Electrical and electronics engineering technology programs prepare people to work in engineering teams. Students study how circuits work. They learn how to develop and test prototypes of systems. They learn how to calibrate instruments and prepare reports.
Electronic components are cropping up everywhere these days. Dogs are injected with a tiny chip that provides permanent identification. Greeting cards play tunes. Cameras store images on chips instead of on film. These amazing devices are all created by engineering teams. And as an electronic technologist or technician, you can be an important member of such a team.
To be an electrical or electronic engineering technologist, you usually need a bachelor's degree. You earn this after four years of full-time study beyond high school. Over 150 colleges offer this degree. Of these, the Accreditation Board for Engineering and Technology (ABET) recognizes about 100. In this program, you start with a lot of math and science. You need to study physics in order to understand how electrical circuits work, and you need to be familiar with the scientific method to understand how engineers work. You learn about how circuits can represent logical operations; this is at the heart of what chips do. You learn a computer language, probably C++. If your interests run toward larger-scale topics, you may study electric power. You may learn how motors, generators, and transformers work. Often the program ends with a project in which you play a role as part of an engineering team doing real design work.
As an engineering technologist, you help translate the engineer's concepts into reality. The concept may be only a computerized simulation or a crude prototype. You find ways to implement the concept by using real components in realistic situations. You not only prove that the concept can work; you find a way that is cost-effective, versatile, and durable.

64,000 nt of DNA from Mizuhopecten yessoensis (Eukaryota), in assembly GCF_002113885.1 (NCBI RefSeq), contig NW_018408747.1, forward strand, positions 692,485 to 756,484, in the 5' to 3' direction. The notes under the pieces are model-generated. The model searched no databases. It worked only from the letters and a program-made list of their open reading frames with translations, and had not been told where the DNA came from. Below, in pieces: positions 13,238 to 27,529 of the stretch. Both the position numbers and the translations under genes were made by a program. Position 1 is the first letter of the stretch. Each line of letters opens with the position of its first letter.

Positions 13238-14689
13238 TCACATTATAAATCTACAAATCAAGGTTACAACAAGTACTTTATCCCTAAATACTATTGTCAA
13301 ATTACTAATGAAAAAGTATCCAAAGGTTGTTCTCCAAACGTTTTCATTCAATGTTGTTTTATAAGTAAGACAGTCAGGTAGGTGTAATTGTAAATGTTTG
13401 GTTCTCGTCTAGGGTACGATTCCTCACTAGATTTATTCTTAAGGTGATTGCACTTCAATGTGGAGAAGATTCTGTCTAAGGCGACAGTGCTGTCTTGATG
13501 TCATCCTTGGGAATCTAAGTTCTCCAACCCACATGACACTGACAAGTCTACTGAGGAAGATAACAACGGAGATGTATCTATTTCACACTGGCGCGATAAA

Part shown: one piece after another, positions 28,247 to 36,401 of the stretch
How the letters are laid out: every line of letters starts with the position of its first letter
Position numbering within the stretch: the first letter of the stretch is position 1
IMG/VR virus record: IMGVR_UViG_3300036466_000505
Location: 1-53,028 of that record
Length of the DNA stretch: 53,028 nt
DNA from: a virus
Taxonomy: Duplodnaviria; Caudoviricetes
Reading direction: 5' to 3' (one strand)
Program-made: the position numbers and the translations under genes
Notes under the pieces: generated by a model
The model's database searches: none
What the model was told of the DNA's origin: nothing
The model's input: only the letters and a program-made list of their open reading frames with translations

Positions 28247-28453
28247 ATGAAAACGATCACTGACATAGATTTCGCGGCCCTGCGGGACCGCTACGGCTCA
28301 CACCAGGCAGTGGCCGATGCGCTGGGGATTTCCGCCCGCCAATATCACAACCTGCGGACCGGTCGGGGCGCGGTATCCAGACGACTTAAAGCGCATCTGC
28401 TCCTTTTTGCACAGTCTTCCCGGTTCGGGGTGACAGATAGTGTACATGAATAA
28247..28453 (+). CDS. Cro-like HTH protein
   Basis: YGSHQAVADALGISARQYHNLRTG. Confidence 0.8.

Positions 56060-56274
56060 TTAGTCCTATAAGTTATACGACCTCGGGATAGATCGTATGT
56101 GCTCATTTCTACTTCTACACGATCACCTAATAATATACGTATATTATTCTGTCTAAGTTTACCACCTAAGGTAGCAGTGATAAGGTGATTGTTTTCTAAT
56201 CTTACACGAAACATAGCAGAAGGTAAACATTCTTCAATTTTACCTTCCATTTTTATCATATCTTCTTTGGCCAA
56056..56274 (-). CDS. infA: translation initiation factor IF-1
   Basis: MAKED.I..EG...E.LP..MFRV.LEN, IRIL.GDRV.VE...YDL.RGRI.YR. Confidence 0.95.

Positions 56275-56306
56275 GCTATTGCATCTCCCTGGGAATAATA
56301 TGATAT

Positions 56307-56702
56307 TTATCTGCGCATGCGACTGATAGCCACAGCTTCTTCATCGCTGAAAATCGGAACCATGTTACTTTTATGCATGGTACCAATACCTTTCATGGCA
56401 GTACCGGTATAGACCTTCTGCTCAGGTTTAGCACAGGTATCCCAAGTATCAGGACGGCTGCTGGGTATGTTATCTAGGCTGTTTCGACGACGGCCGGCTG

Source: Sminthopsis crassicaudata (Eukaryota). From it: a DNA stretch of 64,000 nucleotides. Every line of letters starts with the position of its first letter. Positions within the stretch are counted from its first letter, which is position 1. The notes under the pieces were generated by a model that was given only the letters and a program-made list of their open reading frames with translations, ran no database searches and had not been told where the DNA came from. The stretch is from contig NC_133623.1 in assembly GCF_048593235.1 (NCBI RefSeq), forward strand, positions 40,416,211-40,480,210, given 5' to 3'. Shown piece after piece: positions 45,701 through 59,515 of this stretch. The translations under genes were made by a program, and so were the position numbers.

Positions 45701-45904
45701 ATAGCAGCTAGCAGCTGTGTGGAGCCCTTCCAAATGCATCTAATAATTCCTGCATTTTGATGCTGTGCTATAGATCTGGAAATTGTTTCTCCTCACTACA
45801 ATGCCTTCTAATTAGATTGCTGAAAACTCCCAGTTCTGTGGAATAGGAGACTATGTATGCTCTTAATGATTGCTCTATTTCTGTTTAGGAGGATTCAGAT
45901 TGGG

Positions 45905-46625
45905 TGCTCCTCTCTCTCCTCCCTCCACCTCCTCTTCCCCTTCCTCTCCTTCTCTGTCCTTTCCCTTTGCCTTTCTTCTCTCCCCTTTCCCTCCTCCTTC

Only two years of study are required to become a technician. You can earn this associate degree at a large number of two-year colleges. Not all of these are accredited by ABET, but at the technician level this is not so important. You study less math and science than in the four-year program and probably learn only a little programming. Your technical courses also do not go as deep. But you learn the important principles of physics and how they are manifested in circuits. You learn how to analyze circuits, and you learn how circuits can be represented in engineering graphics.
As an engineering technician, your role in the engineering team may be to run tests and help gather data to test a concept. You may use computer-aided drafting (CAD) software to represent a design concept in a graphic. You may work in other settings as well. For example, you might do quality control tests for a manufacturer. For an electric utility company you might diagnose problems with the power grid. You might use your knowledge to work in sales for an electronics manufacturer.